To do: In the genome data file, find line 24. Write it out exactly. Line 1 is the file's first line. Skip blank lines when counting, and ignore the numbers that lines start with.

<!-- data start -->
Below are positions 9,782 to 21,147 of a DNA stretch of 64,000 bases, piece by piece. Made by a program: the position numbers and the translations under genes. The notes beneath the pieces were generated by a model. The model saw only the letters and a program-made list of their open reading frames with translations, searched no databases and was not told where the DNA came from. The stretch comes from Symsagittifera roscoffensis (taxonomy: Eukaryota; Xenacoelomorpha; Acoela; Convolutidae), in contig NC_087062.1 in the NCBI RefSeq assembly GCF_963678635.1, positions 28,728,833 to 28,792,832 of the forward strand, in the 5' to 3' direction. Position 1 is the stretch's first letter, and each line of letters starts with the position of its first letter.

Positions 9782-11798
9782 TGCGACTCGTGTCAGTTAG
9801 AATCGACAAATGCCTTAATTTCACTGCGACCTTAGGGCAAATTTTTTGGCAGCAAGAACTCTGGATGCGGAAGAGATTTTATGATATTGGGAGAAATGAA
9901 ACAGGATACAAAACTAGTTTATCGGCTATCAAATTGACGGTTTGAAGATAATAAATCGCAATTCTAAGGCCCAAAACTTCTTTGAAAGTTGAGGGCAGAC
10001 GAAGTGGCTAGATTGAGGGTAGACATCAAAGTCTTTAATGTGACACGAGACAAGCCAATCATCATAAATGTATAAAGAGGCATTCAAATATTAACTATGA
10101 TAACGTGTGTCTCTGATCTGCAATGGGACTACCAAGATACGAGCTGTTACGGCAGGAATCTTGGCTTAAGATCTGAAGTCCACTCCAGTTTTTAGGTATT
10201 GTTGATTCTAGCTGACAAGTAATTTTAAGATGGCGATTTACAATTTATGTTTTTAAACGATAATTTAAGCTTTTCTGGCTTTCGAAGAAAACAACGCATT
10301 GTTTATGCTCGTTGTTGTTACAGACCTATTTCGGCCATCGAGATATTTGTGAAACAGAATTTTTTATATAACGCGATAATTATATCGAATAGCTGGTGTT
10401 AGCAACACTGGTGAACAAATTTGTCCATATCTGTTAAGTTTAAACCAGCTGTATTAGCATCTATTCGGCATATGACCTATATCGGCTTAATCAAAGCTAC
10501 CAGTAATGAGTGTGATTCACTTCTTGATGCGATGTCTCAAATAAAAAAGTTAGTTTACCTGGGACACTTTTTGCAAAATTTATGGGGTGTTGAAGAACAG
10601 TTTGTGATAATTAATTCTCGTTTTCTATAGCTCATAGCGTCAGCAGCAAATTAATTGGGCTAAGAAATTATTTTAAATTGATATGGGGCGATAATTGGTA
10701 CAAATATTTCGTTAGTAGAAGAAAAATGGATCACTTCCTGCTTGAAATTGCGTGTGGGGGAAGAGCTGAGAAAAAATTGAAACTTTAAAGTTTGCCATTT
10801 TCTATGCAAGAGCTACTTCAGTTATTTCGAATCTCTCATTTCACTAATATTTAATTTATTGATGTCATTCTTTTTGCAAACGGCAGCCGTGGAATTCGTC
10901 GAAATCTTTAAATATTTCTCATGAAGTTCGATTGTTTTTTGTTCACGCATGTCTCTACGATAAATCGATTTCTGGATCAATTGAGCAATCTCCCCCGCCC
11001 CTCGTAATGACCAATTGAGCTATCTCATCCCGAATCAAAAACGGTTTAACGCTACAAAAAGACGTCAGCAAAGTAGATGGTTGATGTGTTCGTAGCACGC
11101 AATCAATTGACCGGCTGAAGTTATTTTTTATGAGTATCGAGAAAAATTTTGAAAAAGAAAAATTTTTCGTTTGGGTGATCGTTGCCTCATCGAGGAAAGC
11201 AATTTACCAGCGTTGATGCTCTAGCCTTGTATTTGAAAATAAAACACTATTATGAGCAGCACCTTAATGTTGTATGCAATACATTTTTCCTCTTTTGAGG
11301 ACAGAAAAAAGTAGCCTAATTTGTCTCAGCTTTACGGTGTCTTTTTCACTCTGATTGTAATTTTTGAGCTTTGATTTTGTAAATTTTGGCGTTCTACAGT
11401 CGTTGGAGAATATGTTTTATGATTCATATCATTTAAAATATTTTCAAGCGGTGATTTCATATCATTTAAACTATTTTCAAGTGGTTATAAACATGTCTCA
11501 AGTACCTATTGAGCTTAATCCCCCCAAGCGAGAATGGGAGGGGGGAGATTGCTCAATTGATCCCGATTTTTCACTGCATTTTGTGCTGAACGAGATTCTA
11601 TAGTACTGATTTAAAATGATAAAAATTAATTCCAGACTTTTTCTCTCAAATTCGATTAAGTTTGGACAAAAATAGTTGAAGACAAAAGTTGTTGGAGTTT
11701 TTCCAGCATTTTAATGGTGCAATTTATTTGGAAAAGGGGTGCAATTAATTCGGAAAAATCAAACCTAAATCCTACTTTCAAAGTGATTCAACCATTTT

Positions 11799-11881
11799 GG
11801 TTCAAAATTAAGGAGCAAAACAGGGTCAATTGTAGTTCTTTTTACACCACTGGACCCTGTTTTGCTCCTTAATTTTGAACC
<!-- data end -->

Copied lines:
Positions 11799-11881